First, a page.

critics). Nor do I mean that countries hosting McDonald’s will necessarily
mutate into dictatorships.
What I mean is that,
under the onslaught of the placeless, transnational capital that McDonald’s
exemplifies, democracy as a living system
withers and dies. The old forms and forums still exist – parliaments and
congresses remain standing – but the power they once contained seeps away,
re-emerging where we can no longer reach it.
The political power
that should belong to us has flitted into confidential meetings with the
lobbyists and donors who establish the limits of debate and action. It has
slipped into the diktats of the IMF and the European Central Bank, which
respond not to the people but to the financial sector. It has been transported, under armed
guard, into the icy fastness of Davos, where Friedman finds so warm a welcome
(even when he’s talking cobblers).
Above all, the power
that should belong to the people is being crushed by international treaty.
Contracts such as Nafta, Ceta the proposed TransPacific Partnership and Trade
in Services Agreement and the failed Transatlantic Trade and Investment Partnership are
crafted behind closed doors in discussions dominated by corporate lobbyists. And those lobbyists are able to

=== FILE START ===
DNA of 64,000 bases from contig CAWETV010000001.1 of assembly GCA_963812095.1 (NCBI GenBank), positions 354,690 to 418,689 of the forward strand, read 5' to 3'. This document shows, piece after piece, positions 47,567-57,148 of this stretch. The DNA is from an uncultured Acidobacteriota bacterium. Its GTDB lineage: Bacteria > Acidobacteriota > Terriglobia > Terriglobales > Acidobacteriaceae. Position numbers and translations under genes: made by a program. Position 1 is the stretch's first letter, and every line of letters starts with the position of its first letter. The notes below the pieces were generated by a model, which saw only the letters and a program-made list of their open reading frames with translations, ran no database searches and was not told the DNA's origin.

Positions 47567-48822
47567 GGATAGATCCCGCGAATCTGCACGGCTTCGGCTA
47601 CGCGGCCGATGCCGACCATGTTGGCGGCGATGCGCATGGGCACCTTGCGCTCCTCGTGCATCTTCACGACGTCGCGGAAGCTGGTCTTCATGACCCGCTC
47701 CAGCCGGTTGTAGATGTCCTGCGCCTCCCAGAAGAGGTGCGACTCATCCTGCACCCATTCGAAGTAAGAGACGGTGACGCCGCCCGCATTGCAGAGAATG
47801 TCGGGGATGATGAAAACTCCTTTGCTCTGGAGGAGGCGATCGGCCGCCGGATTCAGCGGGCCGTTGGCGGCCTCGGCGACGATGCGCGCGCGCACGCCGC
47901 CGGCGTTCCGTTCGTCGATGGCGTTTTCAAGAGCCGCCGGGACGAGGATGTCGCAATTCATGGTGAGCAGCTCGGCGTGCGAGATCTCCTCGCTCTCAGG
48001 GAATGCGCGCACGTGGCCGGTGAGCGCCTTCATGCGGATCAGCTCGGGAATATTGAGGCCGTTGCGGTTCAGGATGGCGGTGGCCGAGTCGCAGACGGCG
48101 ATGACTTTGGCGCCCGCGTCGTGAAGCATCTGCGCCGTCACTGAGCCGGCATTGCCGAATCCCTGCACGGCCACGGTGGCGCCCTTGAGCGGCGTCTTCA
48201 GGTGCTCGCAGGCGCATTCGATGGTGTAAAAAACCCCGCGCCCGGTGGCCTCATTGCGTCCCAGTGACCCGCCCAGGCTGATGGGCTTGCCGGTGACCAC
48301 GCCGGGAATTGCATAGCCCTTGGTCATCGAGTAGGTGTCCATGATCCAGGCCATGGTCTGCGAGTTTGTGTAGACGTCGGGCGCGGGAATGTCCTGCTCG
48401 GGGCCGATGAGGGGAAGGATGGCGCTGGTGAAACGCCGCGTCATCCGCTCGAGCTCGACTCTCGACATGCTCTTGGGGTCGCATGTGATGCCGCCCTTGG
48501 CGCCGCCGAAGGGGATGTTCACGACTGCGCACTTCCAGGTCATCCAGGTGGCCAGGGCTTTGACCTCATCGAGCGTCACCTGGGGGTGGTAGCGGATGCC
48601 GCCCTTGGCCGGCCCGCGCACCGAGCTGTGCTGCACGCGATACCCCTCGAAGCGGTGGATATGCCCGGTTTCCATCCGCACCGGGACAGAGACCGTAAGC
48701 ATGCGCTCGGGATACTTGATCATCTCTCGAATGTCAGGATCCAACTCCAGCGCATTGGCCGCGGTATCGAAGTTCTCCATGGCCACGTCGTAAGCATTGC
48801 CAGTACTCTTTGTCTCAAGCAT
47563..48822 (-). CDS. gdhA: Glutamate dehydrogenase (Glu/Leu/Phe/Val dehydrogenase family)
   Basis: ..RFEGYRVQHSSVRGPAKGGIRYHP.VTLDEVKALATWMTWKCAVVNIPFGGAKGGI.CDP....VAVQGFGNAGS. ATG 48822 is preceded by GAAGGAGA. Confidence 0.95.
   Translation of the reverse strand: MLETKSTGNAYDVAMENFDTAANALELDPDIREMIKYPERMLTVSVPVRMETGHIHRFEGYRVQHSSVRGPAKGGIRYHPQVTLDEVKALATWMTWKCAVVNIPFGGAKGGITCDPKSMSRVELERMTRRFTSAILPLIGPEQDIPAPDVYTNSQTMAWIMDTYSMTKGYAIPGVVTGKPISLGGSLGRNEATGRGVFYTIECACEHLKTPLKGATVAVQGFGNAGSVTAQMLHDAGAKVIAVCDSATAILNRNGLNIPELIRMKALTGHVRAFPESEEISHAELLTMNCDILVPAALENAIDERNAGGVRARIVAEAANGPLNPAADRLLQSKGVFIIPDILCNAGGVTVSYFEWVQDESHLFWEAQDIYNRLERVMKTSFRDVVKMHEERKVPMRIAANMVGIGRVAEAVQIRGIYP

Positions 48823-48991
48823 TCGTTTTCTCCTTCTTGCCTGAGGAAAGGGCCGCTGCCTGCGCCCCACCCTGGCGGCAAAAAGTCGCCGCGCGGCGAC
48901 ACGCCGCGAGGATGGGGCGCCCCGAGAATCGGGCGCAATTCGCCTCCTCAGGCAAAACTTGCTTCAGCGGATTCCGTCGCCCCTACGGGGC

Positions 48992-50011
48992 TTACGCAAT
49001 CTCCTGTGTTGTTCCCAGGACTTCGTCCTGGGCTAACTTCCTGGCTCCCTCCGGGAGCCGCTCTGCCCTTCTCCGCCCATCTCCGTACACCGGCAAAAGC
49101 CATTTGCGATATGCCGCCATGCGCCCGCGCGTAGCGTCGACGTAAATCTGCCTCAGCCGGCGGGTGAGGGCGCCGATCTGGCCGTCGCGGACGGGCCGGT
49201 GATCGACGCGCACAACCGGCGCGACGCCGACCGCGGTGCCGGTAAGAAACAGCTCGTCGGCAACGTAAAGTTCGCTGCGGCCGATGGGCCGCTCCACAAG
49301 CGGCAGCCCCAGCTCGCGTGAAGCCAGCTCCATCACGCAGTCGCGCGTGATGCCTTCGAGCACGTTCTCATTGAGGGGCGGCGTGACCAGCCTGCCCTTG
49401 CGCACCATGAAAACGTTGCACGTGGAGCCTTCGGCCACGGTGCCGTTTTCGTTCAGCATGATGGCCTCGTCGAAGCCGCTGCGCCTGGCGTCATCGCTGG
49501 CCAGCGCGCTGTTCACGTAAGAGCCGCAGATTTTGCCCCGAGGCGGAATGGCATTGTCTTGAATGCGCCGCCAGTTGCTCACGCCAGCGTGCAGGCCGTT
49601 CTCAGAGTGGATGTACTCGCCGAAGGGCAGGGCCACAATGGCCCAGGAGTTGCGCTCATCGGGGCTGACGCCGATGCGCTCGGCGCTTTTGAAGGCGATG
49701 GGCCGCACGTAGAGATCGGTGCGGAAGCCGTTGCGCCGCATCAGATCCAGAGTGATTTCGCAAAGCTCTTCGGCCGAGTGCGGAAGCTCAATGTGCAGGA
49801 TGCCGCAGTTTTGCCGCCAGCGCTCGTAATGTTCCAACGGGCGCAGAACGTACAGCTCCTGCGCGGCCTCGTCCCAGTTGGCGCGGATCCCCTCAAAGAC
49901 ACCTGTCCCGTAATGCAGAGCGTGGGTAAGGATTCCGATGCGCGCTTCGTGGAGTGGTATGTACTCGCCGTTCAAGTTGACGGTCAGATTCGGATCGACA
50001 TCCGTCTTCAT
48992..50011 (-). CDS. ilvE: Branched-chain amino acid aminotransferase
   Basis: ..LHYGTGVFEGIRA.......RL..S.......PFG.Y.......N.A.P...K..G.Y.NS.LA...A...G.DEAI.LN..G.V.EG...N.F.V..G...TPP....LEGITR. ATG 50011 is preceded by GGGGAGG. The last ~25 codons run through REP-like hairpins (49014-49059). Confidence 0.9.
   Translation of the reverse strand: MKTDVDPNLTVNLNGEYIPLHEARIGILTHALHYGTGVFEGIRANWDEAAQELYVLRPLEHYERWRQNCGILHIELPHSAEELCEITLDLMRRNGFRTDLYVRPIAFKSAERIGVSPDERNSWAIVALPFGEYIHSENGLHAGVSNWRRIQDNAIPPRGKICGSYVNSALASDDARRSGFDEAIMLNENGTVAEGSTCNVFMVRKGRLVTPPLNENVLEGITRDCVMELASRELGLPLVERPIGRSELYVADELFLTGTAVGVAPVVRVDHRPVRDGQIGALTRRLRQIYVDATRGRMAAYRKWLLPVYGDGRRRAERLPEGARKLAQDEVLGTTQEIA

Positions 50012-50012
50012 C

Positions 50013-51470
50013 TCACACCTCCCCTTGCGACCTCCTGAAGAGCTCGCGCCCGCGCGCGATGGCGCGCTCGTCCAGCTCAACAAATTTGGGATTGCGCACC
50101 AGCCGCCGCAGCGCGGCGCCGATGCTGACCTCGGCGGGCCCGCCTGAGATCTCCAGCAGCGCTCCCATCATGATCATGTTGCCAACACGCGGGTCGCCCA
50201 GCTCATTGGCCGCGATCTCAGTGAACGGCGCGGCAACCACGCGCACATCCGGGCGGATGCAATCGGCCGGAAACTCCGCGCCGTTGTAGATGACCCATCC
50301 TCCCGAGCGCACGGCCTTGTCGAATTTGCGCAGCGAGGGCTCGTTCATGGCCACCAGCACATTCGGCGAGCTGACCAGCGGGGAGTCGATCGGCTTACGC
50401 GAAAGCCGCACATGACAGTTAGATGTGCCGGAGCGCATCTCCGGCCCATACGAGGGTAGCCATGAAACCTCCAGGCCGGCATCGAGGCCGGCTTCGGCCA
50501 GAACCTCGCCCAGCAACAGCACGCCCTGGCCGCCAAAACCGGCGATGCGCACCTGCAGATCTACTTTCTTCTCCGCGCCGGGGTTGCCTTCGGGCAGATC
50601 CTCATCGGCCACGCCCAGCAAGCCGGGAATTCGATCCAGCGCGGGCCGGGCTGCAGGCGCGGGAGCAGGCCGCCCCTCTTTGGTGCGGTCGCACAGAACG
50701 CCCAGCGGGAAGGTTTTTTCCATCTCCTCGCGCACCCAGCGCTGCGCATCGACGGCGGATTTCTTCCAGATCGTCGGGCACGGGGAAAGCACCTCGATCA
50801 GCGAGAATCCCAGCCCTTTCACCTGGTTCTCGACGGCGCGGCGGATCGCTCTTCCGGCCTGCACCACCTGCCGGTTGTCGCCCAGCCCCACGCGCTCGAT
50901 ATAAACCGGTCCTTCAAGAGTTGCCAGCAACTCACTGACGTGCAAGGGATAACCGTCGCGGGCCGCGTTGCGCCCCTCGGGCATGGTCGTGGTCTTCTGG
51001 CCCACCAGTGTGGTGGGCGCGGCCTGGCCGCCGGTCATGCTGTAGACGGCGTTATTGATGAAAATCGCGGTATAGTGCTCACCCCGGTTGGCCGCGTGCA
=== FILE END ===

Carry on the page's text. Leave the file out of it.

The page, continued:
slip in clauses no informed electorate would ever approve of, such as the
establishment of opaque offshore tribunals, through which corporations can bypass
national courts, challenge national laws and demand compensation for the
results of democratic decisions.
These treaties limit
the scope of politics, prevent states changing social outcomes and drive down
labour rights, consumer protection, financial regulation and the quality of
neighbourhoods. They make a mockery of sovereignty. Anyone who forgets that striking them
down was one of Donald Trump’s main promises will fail to understand why people
were prepared to risk so much in electing him. At the national level
too, the McDonald’s model destroys meaningful democracy. Democracy depends on
reciprocal belief, trust and belonging: the conviction that you belong to the
nation and the nation belongs to you. The McDonald’s model, by rooting out
attachment, could not have been better designed to erase that perception.
As Tom Wolfe observes
in his novel A
Man in Full, “the only way you could tell you were leaving one community
and entering another was when the franchise chains started repeating and you
spotted another 7-Eleven, another Wendy’s, another Costco, another Home Depot”.
The alienation and anomie this destruction of place promotes are enhanced by